Abstract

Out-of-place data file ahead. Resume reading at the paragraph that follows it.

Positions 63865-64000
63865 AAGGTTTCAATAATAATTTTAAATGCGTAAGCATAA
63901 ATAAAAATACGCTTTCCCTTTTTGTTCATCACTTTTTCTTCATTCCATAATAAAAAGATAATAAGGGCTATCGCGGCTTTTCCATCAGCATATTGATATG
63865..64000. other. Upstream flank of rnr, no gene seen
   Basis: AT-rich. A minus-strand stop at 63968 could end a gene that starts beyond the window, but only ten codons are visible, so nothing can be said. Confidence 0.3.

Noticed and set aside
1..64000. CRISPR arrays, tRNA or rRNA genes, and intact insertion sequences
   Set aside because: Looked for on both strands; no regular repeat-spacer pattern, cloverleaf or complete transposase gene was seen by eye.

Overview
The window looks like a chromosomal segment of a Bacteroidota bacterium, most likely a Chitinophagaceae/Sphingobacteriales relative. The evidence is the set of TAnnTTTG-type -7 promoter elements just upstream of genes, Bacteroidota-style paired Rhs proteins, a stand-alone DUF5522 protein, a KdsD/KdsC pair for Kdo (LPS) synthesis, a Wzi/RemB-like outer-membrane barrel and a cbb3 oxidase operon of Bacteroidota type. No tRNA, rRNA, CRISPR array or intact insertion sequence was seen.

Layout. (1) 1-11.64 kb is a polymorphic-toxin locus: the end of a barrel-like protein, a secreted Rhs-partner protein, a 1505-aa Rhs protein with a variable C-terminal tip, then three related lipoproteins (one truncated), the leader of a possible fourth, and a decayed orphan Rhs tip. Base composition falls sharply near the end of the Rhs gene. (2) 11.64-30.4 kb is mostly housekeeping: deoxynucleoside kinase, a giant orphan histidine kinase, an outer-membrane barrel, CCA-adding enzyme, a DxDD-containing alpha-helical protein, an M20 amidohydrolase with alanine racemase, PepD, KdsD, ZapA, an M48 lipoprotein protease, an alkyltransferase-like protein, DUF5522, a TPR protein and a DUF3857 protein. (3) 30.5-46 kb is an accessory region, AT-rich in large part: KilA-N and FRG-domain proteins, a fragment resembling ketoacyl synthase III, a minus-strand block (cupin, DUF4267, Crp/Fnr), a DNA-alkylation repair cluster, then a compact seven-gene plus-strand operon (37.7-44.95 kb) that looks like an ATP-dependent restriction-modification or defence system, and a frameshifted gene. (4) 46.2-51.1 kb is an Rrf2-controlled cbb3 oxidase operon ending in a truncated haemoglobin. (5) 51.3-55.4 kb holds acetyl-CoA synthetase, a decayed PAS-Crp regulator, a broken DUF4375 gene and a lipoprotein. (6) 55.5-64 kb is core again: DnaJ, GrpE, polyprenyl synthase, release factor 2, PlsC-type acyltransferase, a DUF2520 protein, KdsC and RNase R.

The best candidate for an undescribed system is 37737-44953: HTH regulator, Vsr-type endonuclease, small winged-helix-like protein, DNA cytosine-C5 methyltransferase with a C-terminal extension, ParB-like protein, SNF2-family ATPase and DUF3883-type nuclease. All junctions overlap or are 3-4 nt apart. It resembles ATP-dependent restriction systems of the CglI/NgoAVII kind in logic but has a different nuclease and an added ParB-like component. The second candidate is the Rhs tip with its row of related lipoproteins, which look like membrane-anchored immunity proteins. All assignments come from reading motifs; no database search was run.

This contribution sheds light on the Alliance israélite universelle, long considered a French Jewish philanthropic organization. The author demonstrates that in many respects, at least until World War I, this organization was transnational, or at least Franco-German. Indeed, Germany became the country where the Alliance counted the most members. If certain German members envisioned creating an Alliance Israelite in Germany, these separatist proposals were rejected, often in the name of the Alliance’s universalist character. As a result, in 1911, the Alliance had 343 local committees in Germany, whereas it had only 53 in France. According to the author, this success can be explained by the Alliance’s transnational character. Participating in the activities of the Alliance allowed German Jews, more religiously divided than their French counterparts, to aspire to a certain unity.